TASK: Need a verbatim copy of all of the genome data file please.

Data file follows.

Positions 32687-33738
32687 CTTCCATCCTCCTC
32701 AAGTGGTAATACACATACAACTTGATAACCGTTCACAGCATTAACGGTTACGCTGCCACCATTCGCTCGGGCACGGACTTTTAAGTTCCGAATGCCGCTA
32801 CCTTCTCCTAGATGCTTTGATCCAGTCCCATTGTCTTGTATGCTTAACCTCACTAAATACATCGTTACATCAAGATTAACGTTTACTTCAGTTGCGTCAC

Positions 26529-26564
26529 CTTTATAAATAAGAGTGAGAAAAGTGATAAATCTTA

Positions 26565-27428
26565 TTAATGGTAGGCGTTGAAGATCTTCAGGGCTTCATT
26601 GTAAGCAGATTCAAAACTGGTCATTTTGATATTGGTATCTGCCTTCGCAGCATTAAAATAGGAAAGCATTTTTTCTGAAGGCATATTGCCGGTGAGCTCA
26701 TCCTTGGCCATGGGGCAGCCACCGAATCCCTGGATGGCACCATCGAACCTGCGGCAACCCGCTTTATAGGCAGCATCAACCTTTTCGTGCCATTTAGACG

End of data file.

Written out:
Positions 32687-33738
32687 CTTCCATCCTCCTC
32701 AAGTGGTAATACACATACAACTTGATAACCGTTCACAGCATTAACGGTTACGCTGCCACCATTCGCTCGGGCACGGACTTTTAAGTTCCGAATGCCGCTA
32801 CCTTCTCCTAGATGCTTTGATCCAGTCCCATTGTCTTGTATGCTTAACCTCACTAAATACATCGTTACATCAAGATTAACGTTTACTTCAGTTGCGTCAC

Positions 26529-26564
26529 CTTTATAAATAAGAGTGAGAAAAGTGATAAATCTTA

Positions 26565-27428
26565 TTAATGGTAGGCGTTGAAGATCTTCAGGGCTTCATT
26601 GTAAGCAGATTCAAAACTGGTCATTTTGATATTGGTATCTGCCTTCGCAGCATTAAAATAGGAAAGCATTTTTTCTGAAGGCATATTGCCGGTGAGCTCA
26701 TCCTTGGCCATGGGGCAGCCACCGAATCCCTGGATGGCACCATCGAACCTGCGGCAACCCGCTTTATAGGCAGCATCAACCTTTTCGTGCCATTTAGACG